When Spanish Benedictine Rosendo Salvado arrived in the small Avon Valley town of York in May 1854, accompanied by his compatriot Raphael Martelli, he set about a task that has proved of great significance for the history of Catholicism in Western Australia.
Salvado’s task was to take a census of all the Catholics living in the district. He had already done the same in the south west of the colony at Dardanup and Bunbury and also at Toodyay and Northam.
Salvado’s census showed that the Catholic population of the town of York was 136.
There were a small number of families and a large number of single men and women. It was the third largest population of Catholics in the colony after Perth and Fremantle. Many of the men on Salvado’s list were convicts transported from Ireland and many of the women and girls were indentured immigrants, also from Ireland, escaping the Potato Famine that had decimated large areas of rural Ireland and whose future lay as servants to the English settlers of York and as the wives of convicts who had served their time.
A Catholic congregation had been formed in York by the middle of 1852, led by Irish Pensioner Guard James Whitely, his wife Johanna and Irish catechist William Fowler. The first Masses were held in Whitely’s small cottage in Pool Street.
Priests from Perth and New Norcia came regularly to carry out baptisms and marriages and officiate at burial services, but naturally enough, the members of the Church desperately wanted a priest to be permanently based in York – and also for a church to be built. But the severe shortage of active priests in the Swan River Colony meant that it would be a number of years before any action could be taken in this direction.
The first priest appointed to the Eastern Districts, as the Avon Valley was known, was Canon Raphael Martelli. With no church to hold services and no house to live in, Martelli’s task was not easy. He was to begin the process of getting a church built both in York and Toodyay; but in York, even after two years of struggling to raise funds from the poverty-stricken congregation, a church had still not been erected.
It was not until the appointment of another Benedictine priest, Fr Francisco Salvadó, that the building of a church in York proceeded, but only after severe hardship both for the priest and the congregation.
On St Patrick’s Day, March 17, 1859, the Apostolic administrator of the Perth Diocese, Joseph Serra, came to York to lay the foundation stone for the first church of St Patrick. It was a day of high emotion for York Catholics who, after years of expectations, saw the beginnings of a physical and permanent presence in which they could express their faith. Exactly one year later on March 17, 1860, St Patrick’s Church was opened and dedicated for services by the man who was later to become Bishop of Perth, Fr Martin Griver.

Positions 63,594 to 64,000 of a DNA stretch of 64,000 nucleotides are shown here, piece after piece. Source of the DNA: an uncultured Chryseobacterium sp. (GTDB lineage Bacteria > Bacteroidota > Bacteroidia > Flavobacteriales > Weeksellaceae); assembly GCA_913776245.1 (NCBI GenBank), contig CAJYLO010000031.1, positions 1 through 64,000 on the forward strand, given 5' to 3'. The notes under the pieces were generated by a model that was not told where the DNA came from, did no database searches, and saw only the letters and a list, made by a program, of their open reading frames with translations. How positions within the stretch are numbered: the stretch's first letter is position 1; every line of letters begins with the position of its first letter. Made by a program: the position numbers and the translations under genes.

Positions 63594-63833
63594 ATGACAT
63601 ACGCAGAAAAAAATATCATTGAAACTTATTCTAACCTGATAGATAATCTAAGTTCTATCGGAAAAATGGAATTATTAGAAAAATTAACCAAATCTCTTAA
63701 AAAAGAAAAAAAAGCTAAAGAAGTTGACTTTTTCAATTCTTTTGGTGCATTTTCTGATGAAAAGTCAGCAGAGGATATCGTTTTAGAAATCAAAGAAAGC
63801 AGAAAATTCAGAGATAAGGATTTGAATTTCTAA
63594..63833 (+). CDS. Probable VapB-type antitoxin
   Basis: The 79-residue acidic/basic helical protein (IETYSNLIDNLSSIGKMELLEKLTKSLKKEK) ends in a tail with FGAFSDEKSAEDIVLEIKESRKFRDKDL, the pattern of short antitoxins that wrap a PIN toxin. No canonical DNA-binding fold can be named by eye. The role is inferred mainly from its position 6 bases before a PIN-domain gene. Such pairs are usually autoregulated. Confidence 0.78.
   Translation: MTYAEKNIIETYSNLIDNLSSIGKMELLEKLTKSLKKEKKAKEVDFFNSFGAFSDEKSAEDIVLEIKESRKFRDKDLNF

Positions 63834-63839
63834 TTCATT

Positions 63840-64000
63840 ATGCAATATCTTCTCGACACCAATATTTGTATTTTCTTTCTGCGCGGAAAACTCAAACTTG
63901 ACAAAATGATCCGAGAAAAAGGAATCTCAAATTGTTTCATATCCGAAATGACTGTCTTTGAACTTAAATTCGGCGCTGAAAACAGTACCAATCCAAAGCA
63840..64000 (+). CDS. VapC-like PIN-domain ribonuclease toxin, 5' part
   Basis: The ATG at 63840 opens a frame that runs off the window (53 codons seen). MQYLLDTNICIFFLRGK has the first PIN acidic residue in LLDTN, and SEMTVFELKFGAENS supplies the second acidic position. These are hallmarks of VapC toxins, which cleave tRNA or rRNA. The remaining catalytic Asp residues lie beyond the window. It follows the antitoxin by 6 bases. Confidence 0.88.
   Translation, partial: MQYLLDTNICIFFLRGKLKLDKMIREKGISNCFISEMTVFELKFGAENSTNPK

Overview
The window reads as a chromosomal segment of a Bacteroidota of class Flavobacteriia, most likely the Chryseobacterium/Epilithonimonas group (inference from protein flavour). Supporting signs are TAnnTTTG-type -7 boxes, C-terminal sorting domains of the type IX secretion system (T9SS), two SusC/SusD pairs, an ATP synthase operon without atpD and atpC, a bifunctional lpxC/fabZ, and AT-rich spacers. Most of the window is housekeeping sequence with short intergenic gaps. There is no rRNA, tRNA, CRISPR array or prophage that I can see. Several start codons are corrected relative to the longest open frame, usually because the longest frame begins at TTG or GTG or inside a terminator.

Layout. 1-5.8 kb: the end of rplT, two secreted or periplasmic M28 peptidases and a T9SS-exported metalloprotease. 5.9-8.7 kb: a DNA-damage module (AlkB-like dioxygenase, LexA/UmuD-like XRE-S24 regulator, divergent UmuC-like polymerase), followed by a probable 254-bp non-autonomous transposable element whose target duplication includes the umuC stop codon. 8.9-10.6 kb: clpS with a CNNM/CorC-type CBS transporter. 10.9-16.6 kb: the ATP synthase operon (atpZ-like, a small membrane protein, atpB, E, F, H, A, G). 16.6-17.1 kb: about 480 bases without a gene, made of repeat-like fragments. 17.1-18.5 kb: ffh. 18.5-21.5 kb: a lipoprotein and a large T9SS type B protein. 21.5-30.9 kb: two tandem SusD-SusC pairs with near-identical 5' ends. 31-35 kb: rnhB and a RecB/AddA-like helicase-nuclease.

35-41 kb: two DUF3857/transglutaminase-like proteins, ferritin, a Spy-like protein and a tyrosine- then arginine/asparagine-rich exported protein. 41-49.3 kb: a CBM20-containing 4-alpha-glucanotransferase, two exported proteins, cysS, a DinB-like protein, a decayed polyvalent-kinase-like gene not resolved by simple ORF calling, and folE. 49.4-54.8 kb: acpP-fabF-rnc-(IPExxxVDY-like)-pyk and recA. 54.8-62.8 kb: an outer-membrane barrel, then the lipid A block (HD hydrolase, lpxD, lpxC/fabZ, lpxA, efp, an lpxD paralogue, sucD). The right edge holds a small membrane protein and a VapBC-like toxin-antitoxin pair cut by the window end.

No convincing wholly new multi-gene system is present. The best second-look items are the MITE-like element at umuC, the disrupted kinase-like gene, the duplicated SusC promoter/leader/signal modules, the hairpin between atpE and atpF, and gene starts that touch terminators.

On March 15, 2009, the Catholic congregation of York will celebrate the 150th anniversary of the laying of the foundation stone of the first Church of St Patrick by Joseph Serra and they will remember those early Irish Catholics and the selfless labours of the early Benedictine priests. It will also be an occasion to remember the long history and development of the Church since 1852.
While the first Church of St Patrick in York took a number of years to bring to fruition it was nothing compared to the construction of the new Church of St Patrick which took more than 10 years to complete from 1874 to 1886. In 1868, an Irish priest, newly arrived from Dublin was appointed parish priest to York – Patrick Joseph Gibney, brother to the then Vicar General Matthew Gibney. Fr Patrick Gibney was a visionary and a builder, in the same mould as Fr John Hawes. He embarked on a development program that was to thrust York to the forefront of the country parishes. A convent, school and presbytery were built, and over a period of 10 years a new church – a new St Patrick’s.
The construction of the new Church of St Patrick at York coincided with a blossoming of the Catholic faith in Western Australia. Catholics in York and elsewhere began to see themselves not as an impoverished and persecuted minority but as a vibrant and progressive community that took their place in the wider society, expressing their desire for representative government and gaining acceptance in their need for an exclusive Catholic education.
Since those early days, successive congregations in York have seen a steady development of their church. The present generation of York Catholics have inherited a noble history, a history of struggle and fine achievements brought about through the efforts of the men and women who, more than anything, sought to plant their faith firmly in the society in which they lived.